"Ah, but you will not say that presently," Demarney went on. "The time has come when my presence is needed elsewhere. I have to go to join my colleagues on the other side of Rheims. To get there is no easy matter. I have no horse, and every spot is watched, so anxious are the Germans for the society of Gerald Demarney. And yet they might save themselves all this trouble. By this time to-morrow I shall be far enough away."
He spoke with an easy assurance that brought a smile to the lips of his listeners.
"You will give my compliments to Von Kneller," he said. "It is a great regret to me that I have had no opportunity of exchanging civilities with him. And now I have pressing business outside. Your bread and potted meat will make a new man of me."
He wriggled under the straw and littered refuse on the floor, there was a quick shadow across the doorway, and he was gone.
"Oh, he's mad," Adamson said. "He'll find himself in Von Kneller's power within half an hour. It seems a pity that he should be so restless. And look here, Eustace——"
But neither Eustace nor Gray was listening—the warmth of the chapel was grateful and the needful sleep imperative. They lay down on the straw in their great-coats and slept the dreamless sleep of the hardened campaigner all the world over. With something like a sigh of envy, Adamson turned to his patients. There was no sleep for him except the slumber he could snatch with one eye open. For an hour or more he moved from one sufferer to another, attended by the nurses. A breath of keen, icy air swept through the chapel as the door was opened and a woman came in. She was clad from head to foot in the shapeless black garment and white-lined hood usually affected by the Sisterhood everywhere. What was she doing here? Adamson wondered. So far as he knew, there was no convent in the neighbourhood.
The woman advanced with her pale face downcast. Adamson could see that the dark hair was plastered on either side of the white face, giving the newcomer a suggestion of maturity that was somewhat belied by the erectness of her figure. It seemed strange that she should be abroad on a night like this.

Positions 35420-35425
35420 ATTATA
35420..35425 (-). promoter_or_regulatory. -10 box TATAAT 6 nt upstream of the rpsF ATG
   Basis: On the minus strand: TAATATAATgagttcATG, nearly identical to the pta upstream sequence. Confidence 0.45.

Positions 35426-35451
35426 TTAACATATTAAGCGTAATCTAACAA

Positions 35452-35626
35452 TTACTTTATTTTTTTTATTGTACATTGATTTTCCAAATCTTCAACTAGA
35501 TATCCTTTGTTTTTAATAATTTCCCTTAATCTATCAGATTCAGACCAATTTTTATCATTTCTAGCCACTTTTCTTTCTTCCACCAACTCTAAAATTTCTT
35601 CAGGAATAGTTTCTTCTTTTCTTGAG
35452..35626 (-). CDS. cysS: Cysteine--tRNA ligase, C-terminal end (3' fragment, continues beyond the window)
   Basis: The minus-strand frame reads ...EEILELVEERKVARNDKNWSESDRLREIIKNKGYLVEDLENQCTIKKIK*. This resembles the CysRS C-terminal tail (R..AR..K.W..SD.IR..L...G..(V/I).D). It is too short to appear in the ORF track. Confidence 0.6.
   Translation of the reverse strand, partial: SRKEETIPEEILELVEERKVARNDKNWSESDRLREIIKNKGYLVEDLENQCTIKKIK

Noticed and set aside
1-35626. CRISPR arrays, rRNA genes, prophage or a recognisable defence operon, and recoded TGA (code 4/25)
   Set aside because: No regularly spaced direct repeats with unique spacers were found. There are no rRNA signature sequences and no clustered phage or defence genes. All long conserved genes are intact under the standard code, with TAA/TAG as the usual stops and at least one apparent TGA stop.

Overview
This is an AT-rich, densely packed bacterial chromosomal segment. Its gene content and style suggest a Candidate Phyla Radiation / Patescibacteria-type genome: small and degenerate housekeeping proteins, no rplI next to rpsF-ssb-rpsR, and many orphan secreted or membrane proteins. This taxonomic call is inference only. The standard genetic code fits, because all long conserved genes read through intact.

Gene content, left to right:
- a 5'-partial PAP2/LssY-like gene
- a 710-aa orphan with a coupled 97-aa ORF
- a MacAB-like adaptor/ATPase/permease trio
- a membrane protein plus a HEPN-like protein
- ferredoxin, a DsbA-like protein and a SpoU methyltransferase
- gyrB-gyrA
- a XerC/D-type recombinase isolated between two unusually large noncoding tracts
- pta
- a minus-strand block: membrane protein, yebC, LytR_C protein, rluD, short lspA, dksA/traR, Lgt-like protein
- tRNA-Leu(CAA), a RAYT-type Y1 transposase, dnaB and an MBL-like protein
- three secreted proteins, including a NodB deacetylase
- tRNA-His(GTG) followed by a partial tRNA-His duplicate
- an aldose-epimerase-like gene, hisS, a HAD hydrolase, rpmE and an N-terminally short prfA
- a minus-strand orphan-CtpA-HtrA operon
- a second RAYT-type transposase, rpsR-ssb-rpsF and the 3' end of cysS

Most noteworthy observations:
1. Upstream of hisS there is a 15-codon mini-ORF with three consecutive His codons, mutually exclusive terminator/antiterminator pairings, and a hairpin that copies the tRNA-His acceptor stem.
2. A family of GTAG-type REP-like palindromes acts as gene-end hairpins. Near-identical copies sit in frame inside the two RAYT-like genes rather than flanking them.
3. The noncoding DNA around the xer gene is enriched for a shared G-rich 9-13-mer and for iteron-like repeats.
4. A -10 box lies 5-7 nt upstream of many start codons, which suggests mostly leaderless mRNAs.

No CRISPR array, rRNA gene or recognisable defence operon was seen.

Adamson came politely forward.
"Is there anything I can do for you?" he asked.
The woman stood there with bent head, her hands crossed in her sleeves, a picture of patience and humility.
"I am in great trouble, Monsieur," she said, in passable English. "I am Sister Louise, and I belong to the Order of the Sacred Heart at Mireville. They told me that my brother was dead. He was one of the franctireurs. He was killed in that dreadful fight a day or two ago in the orchards. I came down to look for him and give him decent burial with my family in the cemetery at Mireville. I have found his body, Monsieur——"
The Sister paused, as if unable to proceed. Adamson listened with respectful sympathy.
"I found him," Sister Louise went on presently. "Some of the peasants helped me, and those kind people have lent me a cart to take the body of my dear brother to his last home. But, alas! there is no chapel left at Mireville, and no priest there to administer the last offices of the dead. My kind friends are waiting outside at this moment with the body. I thought if I might bring the remains of my dear brother and offer up one prayer for his eternal repose, it would be all I could do. Do you think it would be the same thing if I read the service myself?"
Adamson stammered his embarrassed sympathy. He kicked Eustace and Gray into wakefulness, and laid the problem before them.
"Why not, poor soul?" Eustace yawned sleepily. "She will be all the happier for doing this thing, and it will make no difference to us. What an extraordinary setting to such a pathetic scene!"